June 2015
Volume 56, Issue 7
ARVO Annual Meeting Abstract  |   June 2015
Differentiation potential of adult human Müller cells towards a neuronal cell fate in vitro
Author Affiliations & Notes
  • Volker Enzmann
    Ophthalmology, University of Bern, Bern, Switzerland
    Clinical Research, University of Bern, Bern, Switzerland
  • Michel Albert
    Ophthalmology, University of Bern, Bern, Switzerland
  • Miriam Reisenhofer
    Ophthalmology, University of Bern, Bern, Switzerland
    Graduate School for Cellular and Biomedical Sciences, University of Bern, Bern, Switzerland
  • Sebastian Wolf
    Ophthalmology, University of Bern, Bern, Switzerland
  • Footnotes
    Commercial Relationships Volker Enzmann, None; Michel Albert, None; Miriam Reisenhofer, None; Sebastian Wolf, None
  • Footnotes
    Support None
Investigative Ophthalmology & Visual Science June 2015, Vol.56, 418. doi:
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      Volker Enzmann, Michel Albert, Miriam Reisenhofer, Sebastian Wolf; Differentiation potential of adult human Müller cells towards a neuronal cell fate in vitro. Invest. Ophthalmol. Vis. Sci. 2015;56(7 ):418.

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      © ARVO (1962-2015); The Authors (2016-present)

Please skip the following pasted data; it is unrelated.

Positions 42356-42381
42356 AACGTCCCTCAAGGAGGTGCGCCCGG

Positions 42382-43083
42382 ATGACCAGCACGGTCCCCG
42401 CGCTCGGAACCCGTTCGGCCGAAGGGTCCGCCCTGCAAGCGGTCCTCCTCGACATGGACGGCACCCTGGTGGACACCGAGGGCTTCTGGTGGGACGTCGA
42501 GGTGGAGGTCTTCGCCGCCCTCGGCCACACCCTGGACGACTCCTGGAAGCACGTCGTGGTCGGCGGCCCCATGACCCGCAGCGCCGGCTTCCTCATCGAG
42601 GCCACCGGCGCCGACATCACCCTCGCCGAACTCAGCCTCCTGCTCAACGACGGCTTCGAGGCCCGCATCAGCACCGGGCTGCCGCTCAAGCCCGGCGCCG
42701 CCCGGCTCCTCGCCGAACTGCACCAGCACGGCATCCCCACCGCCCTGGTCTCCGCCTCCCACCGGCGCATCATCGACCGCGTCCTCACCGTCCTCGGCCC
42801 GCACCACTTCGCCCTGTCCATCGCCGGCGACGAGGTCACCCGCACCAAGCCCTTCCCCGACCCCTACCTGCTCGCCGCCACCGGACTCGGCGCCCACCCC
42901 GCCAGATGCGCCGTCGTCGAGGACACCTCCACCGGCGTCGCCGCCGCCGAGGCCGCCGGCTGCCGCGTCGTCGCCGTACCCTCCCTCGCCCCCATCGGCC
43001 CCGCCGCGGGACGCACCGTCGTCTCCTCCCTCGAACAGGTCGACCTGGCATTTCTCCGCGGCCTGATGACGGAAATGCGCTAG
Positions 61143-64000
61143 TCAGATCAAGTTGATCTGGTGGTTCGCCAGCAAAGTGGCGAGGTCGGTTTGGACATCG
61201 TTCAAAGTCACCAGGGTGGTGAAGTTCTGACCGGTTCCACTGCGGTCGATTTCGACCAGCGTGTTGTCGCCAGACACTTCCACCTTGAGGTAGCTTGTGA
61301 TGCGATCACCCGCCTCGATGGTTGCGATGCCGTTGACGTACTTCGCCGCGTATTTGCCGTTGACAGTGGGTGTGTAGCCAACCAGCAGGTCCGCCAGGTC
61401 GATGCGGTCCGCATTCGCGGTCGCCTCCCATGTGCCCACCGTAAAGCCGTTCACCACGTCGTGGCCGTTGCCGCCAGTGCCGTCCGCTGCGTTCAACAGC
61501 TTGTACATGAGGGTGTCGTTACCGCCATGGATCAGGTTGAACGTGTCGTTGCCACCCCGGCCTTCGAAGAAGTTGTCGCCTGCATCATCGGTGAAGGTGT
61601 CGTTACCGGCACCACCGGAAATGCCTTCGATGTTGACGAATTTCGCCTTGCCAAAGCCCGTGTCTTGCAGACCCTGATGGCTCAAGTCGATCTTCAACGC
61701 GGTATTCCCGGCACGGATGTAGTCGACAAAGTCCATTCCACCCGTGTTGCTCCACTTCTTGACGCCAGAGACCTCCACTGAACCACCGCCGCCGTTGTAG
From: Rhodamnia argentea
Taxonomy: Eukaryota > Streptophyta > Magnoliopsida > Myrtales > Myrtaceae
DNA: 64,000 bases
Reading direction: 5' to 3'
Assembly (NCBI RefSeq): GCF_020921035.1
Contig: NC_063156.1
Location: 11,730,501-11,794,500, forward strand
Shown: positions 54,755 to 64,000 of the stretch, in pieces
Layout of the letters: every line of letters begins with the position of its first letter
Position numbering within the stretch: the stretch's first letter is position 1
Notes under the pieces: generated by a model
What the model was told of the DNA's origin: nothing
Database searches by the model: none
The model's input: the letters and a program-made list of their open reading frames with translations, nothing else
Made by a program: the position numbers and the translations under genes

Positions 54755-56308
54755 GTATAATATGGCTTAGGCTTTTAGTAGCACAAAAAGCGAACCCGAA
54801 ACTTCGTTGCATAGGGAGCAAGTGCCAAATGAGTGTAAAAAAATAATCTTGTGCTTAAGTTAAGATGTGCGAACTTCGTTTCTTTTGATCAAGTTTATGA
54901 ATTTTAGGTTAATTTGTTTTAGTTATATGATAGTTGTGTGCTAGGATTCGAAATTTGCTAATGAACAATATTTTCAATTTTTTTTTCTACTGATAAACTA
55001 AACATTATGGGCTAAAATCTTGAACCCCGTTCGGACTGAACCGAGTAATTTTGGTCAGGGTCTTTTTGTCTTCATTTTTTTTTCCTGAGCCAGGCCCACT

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Purpose: Retinal diseases are often characterized by the degeneration of the photoreceptors. A new approach to restore the lost cells could be the utilization of stem or progenitor cells. Since in zebrafish Müller cells (MC) can transdifferentiate and regenerate photoreceptors these cells might also serve that purpose. Therefore, we wanted to investigate the differentiation potential of human MC in vitro.

Methods: In our experiment the spontaneously immortalized human MC line MIO-M1 has been used. The cells were cultured with different soluble factors [hEGF + bFGF, PEDF, retinoic acid (RA) and hRPE-conditioned medium (RPE-CM)]. At different time points (3, 7, 10, 14 or 21 days) the expression of cell-specific markers [nestin, SOX-2, glutamine synthetase (GS), GFAP, MAP-2, RPE65, βIII-tubulin] was quantified. Thereby, quantitative real time PCR (qRT-PCR), Western blot and immunohistochemistry have been employed.

Results: Whereas no increase of progenitor markers could be detected at the molecular level an increase of GFAP and βIII-tubulin after treatment with the soluble factors was found. On the other hand, protein expression of the progenitor markers was found in all treatment groups with a maximum at day 10. Furthermore, GFAP protein was significantly upregulated after treatment (hEGF + bFGF, RA) as was βIII-tubulin (hEGF + bFGF, RPE-CM). Furthermore, expression of the neuronal markers MAP-2 and βIII-Tubulin increased up to day 14. The MC marker GS remained unchanged at all time points.

Conclusions: The results indicate that human MC can be induced to dedifferentiate into a progenitor state and directed further along the neuronal lineage in vitro. The activation (GFAP) by soluble factors is regulated on the translational level whereas the differentiation (MAP-2, βIII-tubulin) was initiated on the transcriptional level. In summary, pre-differentiated MC might be a potential source for retinal regeneration in humans.


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